NASA Earth Observation Exhibit, Baby Pipefish Among New Sights at Virginia Aquarium

Monday, April 04, 2011

Viewing microscopic plant-like organisms from space may seem far out, but it’s an important clue in global climate change. A new NASA exhibit at Virginia Aquarium & Marine Science Center on the subject shows visitors how the nation’s space agency is studying climate change factors through cutting-edge research on phytoplankton. Marine phytoplankton plays a vital role in regulating carbon dioxide, one of the key factors in earth’s temperatures.


Designed by Brian A. Campbell, Senior Earth Science Education Specialist for SAIC at the NASA Goddard Space Flight Center and the NASA Wallops Flight Facility and Dr. Tiffany A. Moisan of the NASA Wallops Flight Facility, the new traveling exhibit consists of five large light boxes, two 6-foot banners, and NASA visualizations (all shown and demonstrated on a 55” flat screen HD television). A completely unique ‘Lite-Brite’ display (designed by Joey Syta) of the Mid-Atlantic/Chesapeake Bay region is based on a NASA Sea-viewing Wide Field-of-view Sensor (SeaWiFS) ocean color image and is as much a work of art as it is science. Olivia Massey, a student at Worcester Prep School, and Peter Talarico, a student of Rochester Institute of Technology, aided with creativity of interactive displays.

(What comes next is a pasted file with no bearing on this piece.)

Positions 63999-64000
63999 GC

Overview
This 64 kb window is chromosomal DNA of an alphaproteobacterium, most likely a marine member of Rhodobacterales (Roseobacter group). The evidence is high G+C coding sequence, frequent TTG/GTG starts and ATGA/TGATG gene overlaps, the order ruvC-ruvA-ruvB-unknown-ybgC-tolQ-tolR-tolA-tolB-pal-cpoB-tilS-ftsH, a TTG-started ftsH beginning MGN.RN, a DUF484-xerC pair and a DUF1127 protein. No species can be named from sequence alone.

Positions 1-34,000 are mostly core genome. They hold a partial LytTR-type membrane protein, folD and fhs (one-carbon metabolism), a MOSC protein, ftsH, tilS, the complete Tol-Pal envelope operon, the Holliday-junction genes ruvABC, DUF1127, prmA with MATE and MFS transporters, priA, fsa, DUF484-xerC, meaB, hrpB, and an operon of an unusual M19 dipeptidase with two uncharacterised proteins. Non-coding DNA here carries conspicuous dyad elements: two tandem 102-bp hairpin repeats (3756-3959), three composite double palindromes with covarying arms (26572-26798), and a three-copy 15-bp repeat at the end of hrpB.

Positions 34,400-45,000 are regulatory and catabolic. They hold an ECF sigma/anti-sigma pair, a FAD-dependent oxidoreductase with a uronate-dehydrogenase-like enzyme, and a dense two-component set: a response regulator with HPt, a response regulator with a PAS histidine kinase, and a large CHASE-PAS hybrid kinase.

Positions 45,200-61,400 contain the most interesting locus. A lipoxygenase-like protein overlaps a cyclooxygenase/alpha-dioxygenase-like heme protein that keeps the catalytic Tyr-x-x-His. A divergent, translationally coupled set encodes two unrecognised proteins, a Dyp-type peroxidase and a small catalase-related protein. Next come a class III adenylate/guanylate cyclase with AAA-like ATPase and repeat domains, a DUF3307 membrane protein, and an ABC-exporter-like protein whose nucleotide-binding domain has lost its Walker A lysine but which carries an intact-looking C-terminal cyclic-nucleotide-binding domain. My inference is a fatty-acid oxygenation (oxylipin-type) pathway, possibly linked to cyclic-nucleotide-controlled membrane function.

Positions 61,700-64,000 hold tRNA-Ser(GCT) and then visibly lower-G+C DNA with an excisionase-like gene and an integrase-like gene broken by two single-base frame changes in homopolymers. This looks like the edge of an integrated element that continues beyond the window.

The exhibit was funded through the NASA Goddard Space Flight Center’s Internal Research and Development Program educational component, and will be on display at the Aquarium’s Marsh Pavilion through the summer. It will then travel to the Visitor’s Centers at the NASA Goddard Space Flight Center and the NASA Wallops Flight Facility. After these venues, the exhibit will be reviewed, updated, and set up at other interested science centers for additional six-month schedules.


Also in the Marsh Pavilion, baby pipefish are now on exhibit. These members of the Syngnathidae family, with their long, snake-like bodies and seahorse-type snouts, were born to the Aquarium’s pipefish on February 10th. A jewel-like habitat near the Blue Crab exhibit allows visitors to view the fully formed juveniles from either side. Upon maturity, some will live at the Aquarium and some will travel to other AZA-accredited institutions.


A new coral nursery has been added in the Sharks & Sea Turtles area of the Bay & Ocean Pavilion to complement the recently added 8,000-gallon Coral aquarium in Restless Planet.


Visitors can see coral polyps and anemones growing behind glass and watch aquarists propagating and feeding the corals.


For the first time, the Aquarium will offer Seal Splash, an in-the-water premium experience, during spring break. The 90-minute sessions, which take visitors behind the scenes and into the harbor seal pool with a trainer, begin April 14th.


The Virginia Aquarium & Marine Science Center is an accredited member of the Association of Zoos & Aquariums, and the Alliance of Marine Mammal Parks and Aquariums. Open 9 a.m. to 5 p.m. daily, the Aquarium is located at 717 General Booth Boulevard in Virginia Beach. For more information, call (757) 385-FISH, or visit